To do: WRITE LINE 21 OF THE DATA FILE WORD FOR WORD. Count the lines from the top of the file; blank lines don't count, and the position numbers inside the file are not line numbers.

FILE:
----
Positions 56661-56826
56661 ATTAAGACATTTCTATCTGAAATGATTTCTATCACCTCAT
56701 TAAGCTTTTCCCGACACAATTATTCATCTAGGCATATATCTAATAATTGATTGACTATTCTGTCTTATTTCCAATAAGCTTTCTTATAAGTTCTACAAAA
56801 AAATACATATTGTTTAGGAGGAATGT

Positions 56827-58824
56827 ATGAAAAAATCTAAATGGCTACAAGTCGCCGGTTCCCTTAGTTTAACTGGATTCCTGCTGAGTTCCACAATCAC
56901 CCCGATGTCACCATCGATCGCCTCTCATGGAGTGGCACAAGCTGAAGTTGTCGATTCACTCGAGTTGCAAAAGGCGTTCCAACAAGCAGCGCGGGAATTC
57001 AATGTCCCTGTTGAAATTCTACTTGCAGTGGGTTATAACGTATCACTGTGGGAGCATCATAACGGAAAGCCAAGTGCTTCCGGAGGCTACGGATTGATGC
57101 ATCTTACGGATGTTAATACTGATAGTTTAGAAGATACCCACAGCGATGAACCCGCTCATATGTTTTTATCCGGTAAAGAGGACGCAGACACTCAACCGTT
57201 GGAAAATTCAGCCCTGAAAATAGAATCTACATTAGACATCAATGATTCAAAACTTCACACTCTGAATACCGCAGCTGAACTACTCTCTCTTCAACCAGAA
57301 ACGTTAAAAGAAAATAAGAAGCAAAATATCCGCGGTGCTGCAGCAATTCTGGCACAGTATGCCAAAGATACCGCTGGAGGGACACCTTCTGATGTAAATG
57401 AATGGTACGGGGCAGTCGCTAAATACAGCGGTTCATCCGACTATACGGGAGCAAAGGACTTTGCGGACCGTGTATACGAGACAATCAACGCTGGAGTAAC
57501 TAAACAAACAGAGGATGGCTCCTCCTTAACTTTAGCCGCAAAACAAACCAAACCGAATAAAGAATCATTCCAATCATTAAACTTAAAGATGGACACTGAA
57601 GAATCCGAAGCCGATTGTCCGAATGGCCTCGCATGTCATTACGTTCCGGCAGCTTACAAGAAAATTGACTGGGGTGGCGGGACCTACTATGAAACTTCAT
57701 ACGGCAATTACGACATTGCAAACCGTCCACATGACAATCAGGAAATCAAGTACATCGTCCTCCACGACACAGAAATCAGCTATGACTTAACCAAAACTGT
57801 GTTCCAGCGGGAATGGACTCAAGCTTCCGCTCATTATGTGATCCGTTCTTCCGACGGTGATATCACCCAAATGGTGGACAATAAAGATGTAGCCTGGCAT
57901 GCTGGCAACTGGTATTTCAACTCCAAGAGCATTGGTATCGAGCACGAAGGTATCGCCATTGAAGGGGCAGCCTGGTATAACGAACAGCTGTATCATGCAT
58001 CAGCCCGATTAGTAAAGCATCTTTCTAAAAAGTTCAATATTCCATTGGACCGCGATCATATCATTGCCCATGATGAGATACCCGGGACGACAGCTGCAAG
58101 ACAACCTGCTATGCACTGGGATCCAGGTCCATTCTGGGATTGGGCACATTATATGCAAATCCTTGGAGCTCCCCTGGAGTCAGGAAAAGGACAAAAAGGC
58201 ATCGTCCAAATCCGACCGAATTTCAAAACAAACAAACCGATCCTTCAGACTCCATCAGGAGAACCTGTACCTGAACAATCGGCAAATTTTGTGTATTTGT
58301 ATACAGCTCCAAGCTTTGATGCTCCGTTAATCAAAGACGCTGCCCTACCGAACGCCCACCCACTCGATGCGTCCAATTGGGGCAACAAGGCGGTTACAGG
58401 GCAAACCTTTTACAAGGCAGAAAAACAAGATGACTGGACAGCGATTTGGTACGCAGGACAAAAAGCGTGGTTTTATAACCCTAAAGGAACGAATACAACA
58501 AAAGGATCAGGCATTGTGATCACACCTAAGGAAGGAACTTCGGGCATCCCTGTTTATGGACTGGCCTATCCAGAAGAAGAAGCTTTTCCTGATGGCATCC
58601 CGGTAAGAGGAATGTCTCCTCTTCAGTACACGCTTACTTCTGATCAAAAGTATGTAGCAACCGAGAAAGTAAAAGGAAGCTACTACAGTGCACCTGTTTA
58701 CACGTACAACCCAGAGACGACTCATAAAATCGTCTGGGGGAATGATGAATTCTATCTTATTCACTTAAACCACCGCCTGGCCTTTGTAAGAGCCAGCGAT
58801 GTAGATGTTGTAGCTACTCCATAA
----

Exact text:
58301 ATACAGCTCCAAGCTTTGATGCTCCGTTAATCAAAGACGCTGCCCTACCGAACGCCCACCCACTCGATGCGTCCAATTGGGGCAACAAGGCGGTTACAGG